The holy media wars

The Boston Globe built some serious buzz for its soon-to-come Catholic website on Wednesday by unveiling the site’s name (Crux) and by breaking the Eighth Commandment by stealing columnist Margery Eagan away from the Boston Herald.

Eagan will become Crux’s “spirituality columnist,” joining an editor, three reporters, and a web producer who have already been hired to launch the standalone website devoted to all things Catholic.Globe CEO Mike Sheehan says the website, which is expected to launch in September, will have a global audience. “Don’t think of this site as the place you to go buy statues you bury in the backyard,” he says.

According to the Globe’s press release, Eagan will write on issues of spirituality, contemplation, and devotion. That job description sounds dreadfully boring, but Eagan is rarely boring. In her more than 30 years at the Herald, she was always a bit unpredictable, even when writing about being Catholic.

“Being a Catholic in 2011 is like being a Republican in Cambridge,” she wrote in one of her Herald columns. “You are constantly asked to defend yourself. How can you belong to a church that coddles pedophiles…rewards pedophile enablers….treats women, gays, children, the divorced and remarried as less than fully human?” Her answer? “Well, many Catholics will tell you about the pull of what they fell in love with as children and cannot find, with due respect, even among near-beer Episcopalians.”

While Eagan will leave the Herald, she will remain alongside Jim Braude on their WGBH radio show. On Wednesday’s show, she called her new assignment “a dream job.” Globe editor Brian McGrory called in and couldn’t stop gushing. “We just think it’s a match made in heaven,” he said.

On the media front, the Eagan hiring is significant for two reasons. It’s another demonstration that Globe publisher John Henry is willing to buck the media tide and invest in new products, new ideas, and new reporters.

Second, Eagan’s hiring by the Globe weakens an already weak Herald. The tabloid (which didn’t mention Eagan’s defection in Thursday’s paper) is covering less and less news and relying more and more on its columnists to attract readers. Eagan’s departure is a big loss. She more than held her own among Herald columnists, and she was unusual at the tabloid because you didn’t know what take she would have on any particular issue.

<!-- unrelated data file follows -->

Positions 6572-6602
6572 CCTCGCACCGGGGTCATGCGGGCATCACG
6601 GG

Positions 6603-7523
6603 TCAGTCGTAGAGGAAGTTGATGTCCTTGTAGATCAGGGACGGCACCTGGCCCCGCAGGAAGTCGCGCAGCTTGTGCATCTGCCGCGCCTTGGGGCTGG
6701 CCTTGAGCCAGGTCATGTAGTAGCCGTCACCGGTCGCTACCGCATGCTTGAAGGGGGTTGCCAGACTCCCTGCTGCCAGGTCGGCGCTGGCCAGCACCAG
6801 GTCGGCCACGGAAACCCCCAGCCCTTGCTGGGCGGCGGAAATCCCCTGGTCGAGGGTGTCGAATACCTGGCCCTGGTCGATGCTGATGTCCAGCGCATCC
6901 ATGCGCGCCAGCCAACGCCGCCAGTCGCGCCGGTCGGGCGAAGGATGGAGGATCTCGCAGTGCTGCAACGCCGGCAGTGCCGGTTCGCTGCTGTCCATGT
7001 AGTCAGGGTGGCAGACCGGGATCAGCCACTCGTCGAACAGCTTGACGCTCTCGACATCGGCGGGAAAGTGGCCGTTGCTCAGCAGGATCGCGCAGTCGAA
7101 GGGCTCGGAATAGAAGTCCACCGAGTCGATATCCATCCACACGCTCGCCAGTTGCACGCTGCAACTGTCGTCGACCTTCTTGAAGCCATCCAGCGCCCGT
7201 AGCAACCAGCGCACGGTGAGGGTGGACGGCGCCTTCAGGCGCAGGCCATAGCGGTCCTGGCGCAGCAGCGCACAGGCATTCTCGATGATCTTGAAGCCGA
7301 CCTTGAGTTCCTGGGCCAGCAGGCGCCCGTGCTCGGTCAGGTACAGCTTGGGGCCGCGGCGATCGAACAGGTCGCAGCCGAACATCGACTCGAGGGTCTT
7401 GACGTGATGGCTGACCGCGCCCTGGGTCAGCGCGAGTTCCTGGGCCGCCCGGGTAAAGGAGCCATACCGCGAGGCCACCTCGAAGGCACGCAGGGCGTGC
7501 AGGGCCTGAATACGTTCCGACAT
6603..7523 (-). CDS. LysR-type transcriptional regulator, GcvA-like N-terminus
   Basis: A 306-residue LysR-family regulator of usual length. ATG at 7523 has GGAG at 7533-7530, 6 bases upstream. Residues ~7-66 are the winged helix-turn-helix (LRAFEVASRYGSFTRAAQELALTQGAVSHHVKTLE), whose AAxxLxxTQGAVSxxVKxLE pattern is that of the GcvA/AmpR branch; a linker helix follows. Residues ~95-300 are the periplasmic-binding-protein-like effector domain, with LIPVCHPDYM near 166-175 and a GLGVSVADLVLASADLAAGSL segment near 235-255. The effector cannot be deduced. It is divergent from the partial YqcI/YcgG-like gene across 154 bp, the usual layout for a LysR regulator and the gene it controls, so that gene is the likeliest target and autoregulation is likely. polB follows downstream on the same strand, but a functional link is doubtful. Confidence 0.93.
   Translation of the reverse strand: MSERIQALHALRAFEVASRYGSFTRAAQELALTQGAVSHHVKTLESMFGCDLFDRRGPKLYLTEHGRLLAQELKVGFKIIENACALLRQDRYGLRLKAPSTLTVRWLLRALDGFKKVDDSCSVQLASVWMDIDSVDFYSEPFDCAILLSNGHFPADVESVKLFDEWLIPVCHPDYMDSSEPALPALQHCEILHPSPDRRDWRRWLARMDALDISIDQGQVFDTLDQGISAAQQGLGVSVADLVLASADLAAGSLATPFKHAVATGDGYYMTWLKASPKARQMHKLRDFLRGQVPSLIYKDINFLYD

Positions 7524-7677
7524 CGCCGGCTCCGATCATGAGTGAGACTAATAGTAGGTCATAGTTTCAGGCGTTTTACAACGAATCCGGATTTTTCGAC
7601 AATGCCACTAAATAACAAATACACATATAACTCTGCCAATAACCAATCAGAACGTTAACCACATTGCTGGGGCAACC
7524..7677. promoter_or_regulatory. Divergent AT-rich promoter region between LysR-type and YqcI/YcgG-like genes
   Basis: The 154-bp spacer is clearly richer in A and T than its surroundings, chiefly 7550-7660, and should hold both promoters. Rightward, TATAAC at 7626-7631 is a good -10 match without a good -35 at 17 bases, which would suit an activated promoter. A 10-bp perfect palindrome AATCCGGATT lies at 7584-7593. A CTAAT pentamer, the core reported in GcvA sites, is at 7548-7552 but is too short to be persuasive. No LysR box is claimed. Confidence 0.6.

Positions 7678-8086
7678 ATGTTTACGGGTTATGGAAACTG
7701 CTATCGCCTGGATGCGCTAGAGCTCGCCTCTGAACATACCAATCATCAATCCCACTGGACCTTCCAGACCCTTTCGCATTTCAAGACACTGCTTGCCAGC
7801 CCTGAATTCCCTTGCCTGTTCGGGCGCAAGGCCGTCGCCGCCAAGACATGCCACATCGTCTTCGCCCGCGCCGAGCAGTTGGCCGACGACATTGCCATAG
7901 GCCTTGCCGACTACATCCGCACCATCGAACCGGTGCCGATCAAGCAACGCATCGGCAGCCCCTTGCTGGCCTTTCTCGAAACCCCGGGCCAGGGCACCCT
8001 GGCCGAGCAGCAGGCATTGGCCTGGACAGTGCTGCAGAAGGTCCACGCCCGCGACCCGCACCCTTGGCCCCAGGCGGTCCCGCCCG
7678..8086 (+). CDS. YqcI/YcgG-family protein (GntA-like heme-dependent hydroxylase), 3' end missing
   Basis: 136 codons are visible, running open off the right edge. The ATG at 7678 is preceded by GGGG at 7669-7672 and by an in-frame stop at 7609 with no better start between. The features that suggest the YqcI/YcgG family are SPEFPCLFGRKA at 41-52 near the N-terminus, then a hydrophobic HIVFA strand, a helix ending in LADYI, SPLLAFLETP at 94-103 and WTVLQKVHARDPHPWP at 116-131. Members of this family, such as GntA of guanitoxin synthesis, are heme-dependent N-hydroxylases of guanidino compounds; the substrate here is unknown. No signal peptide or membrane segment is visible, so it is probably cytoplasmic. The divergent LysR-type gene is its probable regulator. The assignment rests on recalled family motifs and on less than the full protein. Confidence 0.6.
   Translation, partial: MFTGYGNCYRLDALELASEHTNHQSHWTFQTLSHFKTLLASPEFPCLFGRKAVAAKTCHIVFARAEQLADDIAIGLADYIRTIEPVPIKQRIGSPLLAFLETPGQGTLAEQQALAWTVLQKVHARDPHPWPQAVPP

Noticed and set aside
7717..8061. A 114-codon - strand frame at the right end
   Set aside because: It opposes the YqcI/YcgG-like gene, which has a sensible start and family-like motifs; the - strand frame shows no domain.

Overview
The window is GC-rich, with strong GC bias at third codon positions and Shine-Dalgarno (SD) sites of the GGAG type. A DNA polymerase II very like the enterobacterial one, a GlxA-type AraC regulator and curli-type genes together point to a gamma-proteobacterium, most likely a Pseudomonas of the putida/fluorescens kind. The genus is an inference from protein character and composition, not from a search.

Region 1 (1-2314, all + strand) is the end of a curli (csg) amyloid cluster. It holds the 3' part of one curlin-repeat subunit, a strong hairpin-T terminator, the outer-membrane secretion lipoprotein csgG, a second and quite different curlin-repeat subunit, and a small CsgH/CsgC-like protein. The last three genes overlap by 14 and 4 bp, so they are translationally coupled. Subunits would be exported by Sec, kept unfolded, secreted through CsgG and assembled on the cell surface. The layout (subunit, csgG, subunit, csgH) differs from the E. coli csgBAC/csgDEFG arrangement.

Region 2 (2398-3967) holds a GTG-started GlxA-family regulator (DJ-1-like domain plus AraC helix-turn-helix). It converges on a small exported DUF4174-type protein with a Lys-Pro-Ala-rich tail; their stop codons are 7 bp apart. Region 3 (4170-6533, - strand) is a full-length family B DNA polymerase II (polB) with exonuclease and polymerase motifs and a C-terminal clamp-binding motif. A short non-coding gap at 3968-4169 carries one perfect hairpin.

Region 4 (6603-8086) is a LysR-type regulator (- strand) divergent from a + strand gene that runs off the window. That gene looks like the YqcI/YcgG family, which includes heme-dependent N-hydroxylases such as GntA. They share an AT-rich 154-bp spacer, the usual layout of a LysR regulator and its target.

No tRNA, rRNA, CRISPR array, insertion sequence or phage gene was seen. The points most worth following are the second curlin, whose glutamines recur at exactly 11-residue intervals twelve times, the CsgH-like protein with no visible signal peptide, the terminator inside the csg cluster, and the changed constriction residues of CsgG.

A good example came on Sunday when she wrote about Kirk Minihane, the WEEI talk show host who came under fire for describing Fox sports reporter Erin Andrews as “a gutless bitch” for asking softball questions at the All Star Game. Everyone was kicking Minihane around, and Eagan was no exception. But she acknowledged that he was partially right when he said Andrews was hired because she is good looking. “Are we supposed to pretend we’re all blind?” she wrote. “Almost every TV sports reporter I’ve seen – the female ones, anyway – is a knockout, or very close.”

BRUCE MOHL

 

BEACON HILL

Lawmakers have struck a compromise on a controversial provision in a pending gun-control bill. The compromise will not allow local police chiefs unilateral discretion to deny permits for rifles or shotguns but will let them petition a court for such a ruling based on “reliable, articulable, and credible” information” that the individual may pose a public safety risk. Gun-rights advocate William Matthews argued earlier this week in CommonWealth that a House version of the bill giving police chiefs unilateral power to deny rifle and shotgun permits would face a strong constitutional challenge.

The state bond bill has $20 million for a Senate restoration, $20 million for a House restoration, and now $20 million for an expansion of the Tsongas Center in Lowell, the Sun reports.

Boston Mayor Marty Walsh gets a one-two punch from the Globe‘s Joan Vennochi and Yvonne Abraham for his comments defending convicted federal felon John O’Brien and saying the rigged hiring that  he oversaw in the Probation Department wasn’t criminal. Vennochi gets off the best line, reacting to Walsh’s bizarre suggestion that O’Brien was an innocent the victim and that “somehow the system got the better of him.” Says Vennochi, “How could the system get the better of O’Brien? He invented it.”

Meanwhile, the preparations for O’Brien’s sentencing and a second trial begin, but CommonWealth reports Judge William Young has hit a snag dealing with some unusual conflicts involving the state Probation Department.

MUNICIPAL MATTERS

Walsh puts a hold on the nomination of Ted Landsmark to a slot on the Boston Redevelopment Authority board until details are clearer about his firing last week as president of the Boston Architectural College.

Gov. Deval Patrick tours a “downtown on the rebound,” as the Eagle-Tribune describes the gritty Gateway City of Lawrence.

The girlfriend of former Lawrence mayor William Lantigua sues the city for wrongful termination, claiming she lost her job because she supported Lantigua politically.

An effort to recall two town selectmen roils Lancaster.

NATIONAL POLITICS/WASHINGTON